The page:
The Creation Project – a semester-long, university-wide series inspired by Franz Joseph Haydn’s masterpiece “The Creation” – will culminate with a performance of Haydn’s magnificent oratorio at 7:30 p.m., April 29 at ASU Gammage.
The performance is a production of the School of Music and the School of Film, Dance and Theatre, both in Ariona State University’s Herberger Institute for Design and the Arts.
“We’re thrilled to have the opportunity to present this audio visual feast,” says Steven J. Tepper, dean of the Herberger Institute. “The power of arts-led inquiry is the ability to reimagine and rework familiar ideas and expression. This collaborative project gives us access to an iconic work of art from multiple perspectives and disciplines. In the process, we see it differently, and, importantly, we might see ourselves and our world differently.”
Haydn’s “The Creation,” composed between 1796 and 1798, is an exuberant pageant involving a chorus, orchestra and solo singers, and tells the story of the creation of the world in poetry and music.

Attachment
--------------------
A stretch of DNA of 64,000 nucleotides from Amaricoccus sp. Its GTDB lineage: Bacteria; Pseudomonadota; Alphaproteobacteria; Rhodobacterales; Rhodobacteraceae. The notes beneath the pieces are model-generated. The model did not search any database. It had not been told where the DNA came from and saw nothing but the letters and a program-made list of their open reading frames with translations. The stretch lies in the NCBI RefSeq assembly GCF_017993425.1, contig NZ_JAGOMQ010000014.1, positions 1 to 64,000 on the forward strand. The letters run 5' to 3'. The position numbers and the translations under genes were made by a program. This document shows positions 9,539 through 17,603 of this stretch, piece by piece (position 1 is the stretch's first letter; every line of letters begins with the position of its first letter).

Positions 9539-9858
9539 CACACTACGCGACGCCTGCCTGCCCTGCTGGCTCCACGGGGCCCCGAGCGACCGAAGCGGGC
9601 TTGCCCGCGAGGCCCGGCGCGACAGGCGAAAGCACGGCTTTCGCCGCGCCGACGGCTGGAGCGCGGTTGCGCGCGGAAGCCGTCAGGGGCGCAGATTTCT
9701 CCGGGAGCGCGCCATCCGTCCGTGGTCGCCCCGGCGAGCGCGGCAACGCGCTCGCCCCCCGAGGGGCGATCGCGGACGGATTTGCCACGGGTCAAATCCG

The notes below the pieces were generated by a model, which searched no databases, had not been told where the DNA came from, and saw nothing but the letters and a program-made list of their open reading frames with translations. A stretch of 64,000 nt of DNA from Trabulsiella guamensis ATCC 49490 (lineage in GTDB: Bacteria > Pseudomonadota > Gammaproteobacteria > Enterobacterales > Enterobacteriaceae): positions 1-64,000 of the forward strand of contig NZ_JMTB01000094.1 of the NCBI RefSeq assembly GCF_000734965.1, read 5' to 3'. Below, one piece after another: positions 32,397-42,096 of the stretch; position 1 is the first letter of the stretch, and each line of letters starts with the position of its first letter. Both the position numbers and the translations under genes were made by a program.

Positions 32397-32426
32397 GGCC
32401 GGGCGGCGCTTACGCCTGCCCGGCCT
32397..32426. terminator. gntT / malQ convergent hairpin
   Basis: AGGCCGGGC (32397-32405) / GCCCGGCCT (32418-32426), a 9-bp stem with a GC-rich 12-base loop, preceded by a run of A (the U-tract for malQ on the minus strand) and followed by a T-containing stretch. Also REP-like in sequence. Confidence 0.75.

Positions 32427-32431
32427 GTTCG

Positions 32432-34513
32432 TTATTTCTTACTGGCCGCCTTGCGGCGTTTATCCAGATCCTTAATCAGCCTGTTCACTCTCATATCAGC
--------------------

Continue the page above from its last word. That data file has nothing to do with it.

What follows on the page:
ASU’s performance will showcase some 300 singers in all – from ASU’s Barrett Choir, Chamber Singers, Concert Choir and Choral Union – as well as the ASU Symphony Orchestra, under the direction of David Schildkret, director of choral activities. Schildkret will discuss the music and background of “The Creation” during his pre-concert talk at 6:30 p.m. on April 29.
Unifying themes that are at once grandiose, dramatic and playful, the music expresses an almost childlike wonder at the immensity, complexity and diversity of the natural world. The text of the work combines the creation narrative from Genesis I with poetry inspired by John Milton’s “Paradise Lost” and a few selections from the Psalms.